Merkel with Cameron in February this year at a press conference in London. Photo: DPA
Chancellor Angela Merkel
on Wednesday slammed as "unacceptable" arguments that Britain should leave the European Union if it refuses to back down in a dispute over a top job.
Merkel told parliament that while she was aware of London's objections to her favoured candidate to become the EU Commission's next president, former Luxembourg premier Jean-Claude Juncker, she hoped the dispute would not come to a head.
"I don't share these reservations but I must say just as clearly that I consider it grossly irresponsible, and actually unacceptable, how nonchalantly some say that it doesn't matter whether Britain agrees or not, or even whether Britain remains an EU member or not," she said.
Merkel said she was "anything but indifferent" about London's future in the bloc, saying that while Britain had clearly gained from its membership, the EU has benefited as well.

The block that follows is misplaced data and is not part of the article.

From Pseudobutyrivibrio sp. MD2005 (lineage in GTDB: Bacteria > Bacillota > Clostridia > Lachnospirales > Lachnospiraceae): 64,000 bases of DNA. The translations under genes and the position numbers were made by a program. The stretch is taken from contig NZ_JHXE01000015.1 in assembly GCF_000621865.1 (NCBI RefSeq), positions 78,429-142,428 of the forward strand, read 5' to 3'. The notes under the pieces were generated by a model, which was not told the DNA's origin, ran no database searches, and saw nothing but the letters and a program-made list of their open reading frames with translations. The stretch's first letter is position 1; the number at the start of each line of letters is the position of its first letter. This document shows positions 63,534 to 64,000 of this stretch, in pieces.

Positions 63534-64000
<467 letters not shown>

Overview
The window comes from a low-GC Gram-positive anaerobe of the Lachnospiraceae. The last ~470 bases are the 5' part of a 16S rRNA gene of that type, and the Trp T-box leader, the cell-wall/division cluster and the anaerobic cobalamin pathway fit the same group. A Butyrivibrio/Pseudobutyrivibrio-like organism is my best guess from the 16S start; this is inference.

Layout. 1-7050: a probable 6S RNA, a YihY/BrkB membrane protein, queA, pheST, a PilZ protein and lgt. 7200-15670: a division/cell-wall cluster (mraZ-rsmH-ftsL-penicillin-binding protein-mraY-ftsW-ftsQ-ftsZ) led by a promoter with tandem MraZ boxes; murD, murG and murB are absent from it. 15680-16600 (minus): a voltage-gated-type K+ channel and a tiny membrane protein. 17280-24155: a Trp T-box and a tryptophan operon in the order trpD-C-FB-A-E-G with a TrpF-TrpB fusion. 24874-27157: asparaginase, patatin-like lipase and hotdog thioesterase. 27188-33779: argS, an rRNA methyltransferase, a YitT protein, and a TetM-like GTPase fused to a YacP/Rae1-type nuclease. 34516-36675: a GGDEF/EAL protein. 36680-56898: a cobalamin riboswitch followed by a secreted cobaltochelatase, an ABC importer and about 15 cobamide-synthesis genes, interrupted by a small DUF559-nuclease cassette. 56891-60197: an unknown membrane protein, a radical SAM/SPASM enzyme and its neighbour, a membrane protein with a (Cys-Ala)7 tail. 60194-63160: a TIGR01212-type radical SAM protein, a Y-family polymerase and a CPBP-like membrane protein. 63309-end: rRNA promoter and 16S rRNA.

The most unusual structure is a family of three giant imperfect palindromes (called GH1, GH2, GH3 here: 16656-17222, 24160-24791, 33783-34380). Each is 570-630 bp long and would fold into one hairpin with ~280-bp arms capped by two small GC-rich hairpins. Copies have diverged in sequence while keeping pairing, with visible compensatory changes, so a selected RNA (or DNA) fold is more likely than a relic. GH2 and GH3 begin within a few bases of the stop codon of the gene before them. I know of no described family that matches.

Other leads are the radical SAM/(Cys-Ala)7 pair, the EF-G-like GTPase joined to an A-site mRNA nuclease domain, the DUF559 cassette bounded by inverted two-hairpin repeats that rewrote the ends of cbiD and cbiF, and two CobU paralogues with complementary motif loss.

"Yes, Britain is not a compliant partner," she said. "[But] despite all the differences, Germany and Britain share values and interests. We pursue shared goals, above all the goal of a strong, competitive European Union."
Germany's leading news magazine Der Spiegel said in a strongly worded editorial this week that Britain had "blackmailed and made a fool out of the EU for years" and should now decide once and for all whether it wanted to remain a member.
The piece echoed widespread frustration in Berlin over a perception that Britain has grown increasingly critical of the EU, seeking to "cherry pick" the benefits of membership while resisting its responsibilities.
The editorial accompanied a report in the magazine that Cameron had told Merkel that picking Juncker would "destabilize his government" and force him to bring forward a referendum on whether to exit the EU.
Despite her conciliatory tone, Merkel reiterated in Wednesday's speech that she was pressing for Juncker to take the reins at the Commission in her negotiations with European partners.
And she stressed that there did not need to be unanimity on the decision, only a qualified majority of EU member states.
Cameron is deeply wary of Juncker, an EU federalist, particularly after his
party suffered a humiliating defeat to the eurosceptic UK
IP party in last month's European elections.
Besides Cameron, leaders in Sweden, Hungary and, according to several European sources, the Netherlands and Finland are also hostile to Juncker.